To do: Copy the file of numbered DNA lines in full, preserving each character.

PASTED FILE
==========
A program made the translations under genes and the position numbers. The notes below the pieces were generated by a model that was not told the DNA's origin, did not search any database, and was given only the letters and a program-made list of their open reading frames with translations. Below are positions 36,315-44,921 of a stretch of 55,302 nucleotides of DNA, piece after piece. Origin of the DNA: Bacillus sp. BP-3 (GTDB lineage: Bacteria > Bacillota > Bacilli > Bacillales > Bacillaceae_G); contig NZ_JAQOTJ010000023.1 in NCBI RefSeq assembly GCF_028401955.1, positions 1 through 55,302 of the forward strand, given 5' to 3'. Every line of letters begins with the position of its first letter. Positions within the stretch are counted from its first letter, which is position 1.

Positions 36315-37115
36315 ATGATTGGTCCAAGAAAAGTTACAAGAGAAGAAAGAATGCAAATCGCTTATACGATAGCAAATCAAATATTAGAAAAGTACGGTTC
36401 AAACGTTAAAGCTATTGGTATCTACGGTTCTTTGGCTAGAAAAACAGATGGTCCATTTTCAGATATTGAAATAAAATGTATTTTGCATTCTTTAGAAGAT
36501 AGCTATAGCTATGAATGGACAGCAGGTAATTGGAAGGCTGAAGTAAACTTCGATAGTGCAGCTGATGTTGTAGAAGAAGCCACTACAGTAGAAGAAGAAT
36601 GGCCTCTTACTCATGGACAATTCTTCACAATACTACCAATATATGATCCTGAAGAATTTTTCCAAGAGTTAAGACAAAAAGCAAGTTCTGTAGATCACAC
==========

A program made the translations under genes and the position numbers. The notes below the pieces were generated by a model that was not told the DNA's origin, did not search any database, and was given only the letters and a program-made list of their open reading frames with translations. Below are positions 36,315-44,921 of a stretch of 55,302 nucleotides of DNA, piece after piece. Origin of the DNA: Bacillus sp. BP-3 (GTDB lineage: Bacteria > Bacillota > Bacilli > Bacillales > Bacillaceae_G); contig NZ_JAQOTJ010000023.1 in NCBI RefSeq assembly GCF_028401955.1, positions 1 through 55,302 of the forward strand, given 5' to 3'. Every line of letters begins with the position of its first letter. Positions within the stretch are counted from its first letter, which is position 1.

Positions 36315-37115
36315 ATGATTGGTCCAAGAAAAGTTACAAGAGAAGAAAGAATGCAAATCGCTTATACGATAGCAAATCAAATATTAGAAAAGTACGGTTC
36401 AAACGTTAAAGCTATTGGTATCTACGGTTCTTTGGCTAGAAAAACAGATGGTCCATTTTCAGATATTGAAATAAAATGTATTTTGCATTCTTTAGAAGAT
36501 AGCTATAGCTATGAATGGACAGCAGGTAATTGGAAGGCTGAAGTAAACTTCGATAGTGCAGCTGATGTTGTAGAAGAAGCCACTACAGTAGAAGAAGAAT
36601 GGCCTCTTACTCATGGACAATTCTTCACAATACTACCAATATATGATCCTGAAGAATTTTTCCAAGAGTTAAGACAAAAAGCAAGTTCTGTAGATCACAC